When we balance an equation it is important to think if it in terms of atoms of each element. For example, in a simple reaction between hydrogen and oxygen to make water, the equation we get is 
2 H_{2} + O_{2} > 2 H_{2}O 
which can mean
2 molecules of H_{2}
+ 1 molecules of O_{2}
> 2 molecules of H_{2}O

However, when we use a balanced equaiton to plan how much of each reactant to use in an actual experiment, we have to shift our thinking to huge collections of molecules  to moles. The shift from molecules to moles is done by taking advantage of a simple rule from mathematics. Multiplying a set of numbers, such as the coefficients, by any constant number does not alter the ratios among the members of the set. If we select Avogadro's number as the multiplier then we get labsized units of each chemical. 
2 X (6.02 X 10^{23}
molecules) of H_{2} + 1 X (6.02 X 10^{23} molecules) of O_{2}
> 2 X (6.02 X 10^{23} molecules) of H_{2}O 
The essential 2:1:2 ratio has not been changed by this
multiplication. But the scale of the reaction has shifted to the mole
level.
2 moles of H_{2} + 1 moles of O_{2} > 2 moles of H_{2}O 
The ratio of moles of molecules is identical to the ratio of molecules  it has to be, since equal numbers of moles have equal numbers of molecules. 
The ratio of the coefficients for any given chemical reaction is set by nature. You cannot change this ratio. It is set when you write the formulae correctly and then balance the equation properly. Once this is done the coefficient numbers can be used as the basis for chemical calculations. The decision that is left for us is the scale of the reaction  how much do we want to use or make? The number of options is infinite. We could have 
0.02 moles of H_{2}
+ 0.01 moles of O_{2}
> 0.02 moles of H_{2}O
or 1.36 moles of H_{2} + 0.68 moles of O_{2} > 1.36 moles of H_{2}O or 88 moles of H_{2} + 44 moles of O_{2} > 88 moles of H_{2}O 
In every case, the relative mole quantities of H_{2} to O_{2} to H_{2}O are 2:1:2. We could say that 2 moles of H_{2}, 1 mole of O_{2}, and 2 moles of H_{2}O are equivalent to each other in this reaction. This does not mean that one chemical can actually substitute for any other chemical. It does mean that a specific mole quantity of one substance requires the presence of a specific mole quantity of each of the other substance in accordance with the ratio of coefficients.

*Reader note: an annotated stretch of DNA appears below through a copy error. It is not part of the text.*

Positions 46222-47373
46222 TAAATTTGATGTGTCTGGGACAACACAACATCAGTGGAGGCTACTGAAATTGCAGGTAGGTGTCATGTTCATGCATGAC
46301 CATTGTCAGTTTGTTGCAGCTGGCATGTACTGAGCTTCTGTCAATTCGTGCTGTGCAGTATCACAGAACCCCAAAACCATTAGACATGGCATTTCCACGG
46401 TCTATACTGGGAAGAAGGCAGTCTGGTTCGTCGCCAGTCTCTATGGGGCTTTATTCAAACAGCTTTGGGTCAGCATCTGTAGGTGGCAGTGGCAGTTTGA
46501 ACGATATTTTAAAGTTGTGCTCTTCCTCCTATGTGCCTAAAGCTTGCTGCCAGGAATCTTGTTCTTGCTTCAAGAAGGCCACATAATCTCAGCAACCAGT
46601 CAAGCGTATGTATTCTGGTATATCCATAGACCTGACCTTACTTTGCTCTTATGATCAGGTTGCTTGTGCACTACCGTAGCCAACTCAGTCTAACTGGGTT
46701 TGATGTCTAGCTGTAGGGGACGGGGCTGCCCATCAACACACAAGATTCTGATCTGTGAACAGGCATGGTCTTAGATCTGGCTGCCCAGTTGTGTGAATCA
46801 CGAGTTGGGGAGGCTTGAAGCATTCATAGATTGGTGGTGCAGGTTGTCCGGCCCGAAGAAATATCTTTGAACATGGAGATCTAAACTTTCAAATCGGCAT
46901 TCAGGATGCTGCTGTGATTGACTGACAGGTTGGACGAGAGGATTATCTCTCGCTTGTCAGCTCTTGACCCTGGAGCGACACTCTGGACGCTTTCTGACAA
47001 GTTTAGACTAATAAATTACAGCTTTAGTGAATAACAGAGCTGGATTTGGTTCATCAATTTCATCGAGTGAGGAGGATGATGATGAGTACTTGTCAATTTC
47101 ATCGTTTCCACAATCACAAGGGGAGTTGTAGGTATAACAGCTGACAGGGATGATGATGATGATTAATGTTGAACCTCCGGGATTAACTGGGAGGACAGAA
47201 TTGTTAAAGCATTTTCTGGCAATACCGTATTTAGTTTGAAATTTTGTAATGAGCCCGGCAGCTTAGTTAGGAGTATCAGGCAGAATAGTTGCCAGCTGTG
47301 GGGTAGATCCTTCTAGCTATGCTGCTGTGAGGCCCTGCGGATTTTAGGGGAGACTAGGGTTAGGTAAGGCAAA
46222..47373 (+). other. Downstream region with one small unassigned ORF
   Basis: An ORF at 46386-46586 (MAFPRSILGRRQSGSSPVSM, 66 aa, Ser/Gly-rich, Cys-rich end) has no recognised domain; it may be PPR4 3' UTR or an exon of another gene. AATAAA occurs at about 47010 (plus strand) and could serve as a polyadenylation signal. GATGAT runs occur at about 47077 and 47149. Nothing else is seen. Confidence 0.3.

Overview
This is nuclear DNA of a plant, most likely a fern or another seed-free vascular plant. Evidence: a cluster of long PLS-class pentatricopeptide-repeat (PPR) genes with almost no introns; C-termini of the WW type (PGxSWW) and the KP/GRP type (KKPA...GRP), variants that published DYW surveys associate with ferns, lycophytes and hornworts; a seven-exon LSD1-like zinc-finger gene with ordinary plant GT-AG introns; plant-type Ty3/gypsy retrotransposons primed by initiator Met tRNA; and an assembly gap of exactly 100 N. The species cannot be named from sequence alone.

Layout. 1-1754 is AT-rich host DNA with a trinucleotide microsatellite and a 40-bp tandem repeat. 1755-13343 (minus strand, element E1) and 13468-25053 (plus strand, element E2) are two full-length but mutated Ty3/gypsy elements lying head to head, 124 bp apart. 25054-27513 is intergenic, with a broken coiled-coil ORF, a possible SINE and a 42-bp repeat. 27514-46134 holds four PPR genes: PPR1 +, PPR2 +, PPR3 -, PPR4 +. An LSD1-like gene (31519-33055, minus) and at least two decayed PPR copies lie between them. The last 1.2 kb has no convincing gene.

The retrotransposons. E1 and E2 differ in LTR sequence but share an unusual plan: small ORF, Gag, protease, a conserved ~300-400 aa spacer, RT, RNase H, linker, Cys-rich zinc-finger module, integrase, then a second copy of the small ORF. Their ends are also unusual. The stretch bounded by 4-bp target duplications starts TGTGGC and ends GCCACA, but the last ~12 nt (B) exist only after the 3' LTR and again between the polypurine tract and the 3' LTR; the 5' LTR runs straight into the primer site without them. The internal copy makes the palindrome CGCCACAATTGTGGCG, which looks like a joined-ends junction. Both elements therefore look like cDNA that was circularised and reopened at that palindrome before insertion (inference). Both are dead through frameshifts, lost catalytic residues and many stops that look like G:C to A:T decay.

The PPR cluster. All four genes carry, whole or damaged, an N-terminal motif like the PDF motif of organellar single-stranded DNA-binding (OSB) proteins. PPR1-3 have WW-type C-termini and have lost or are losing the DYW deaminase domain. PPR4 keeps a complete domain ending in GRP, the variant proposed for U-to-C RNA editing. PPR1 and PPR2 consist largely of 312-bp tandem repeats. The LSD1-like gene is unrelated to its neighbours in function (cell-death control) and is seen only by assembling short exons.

Below shows five different scales for the reaction of iron with sulphur to make iron sulphide, FeS. Notice that the mole ratios are the same regardless of the scale. 
1 atom of Fe + 1 atom of S
> 1 molecule of FeS
10 atoms of Fe + 10 atoms of S > 10 molecules of FeS 55.8 mg of Fe + 32.1 mg S > 87.9 mg FeS 5.58 g of Fe + 3.21 g of S > 8.79 g of FeS
55.8 g of Fe +
32.1 g of S > 87.9 g of FeS 
Mole to mole calculations: 
This is an example of how to do mole to mole type problems:
Two atoms of sulphur react with three molecules of oxygen to form two molecules of sulphur trioxide, which is an air pollutant. 2 S + 3 O_{2} > 2 SO_{3} 
How many moles of sulphur react in this way with 9 moles
of
O_{2}? Solution: From the balanced equation you can see that 2 S react with 3 O_{2} Set up your ratio like this: 2 S = 3 O_{2} x 9 moles Cross multiply to get 2 * 9 moles = 3 * x
x = (2 * 9 moles) / 3 = 6 moles 
Therefore if 9 moles of oxygen are reacted then 6 moles of
S
must also be present. Note that the unit "moles" was carried through the calculation. 
Mole to Mole Calculations Worksheet 
The following files are recommended reading. Not
mandatory,
but highly recommended. 
Eggsamples of Concrete Stoichiometry 
Bridging the Stoichiometry Gap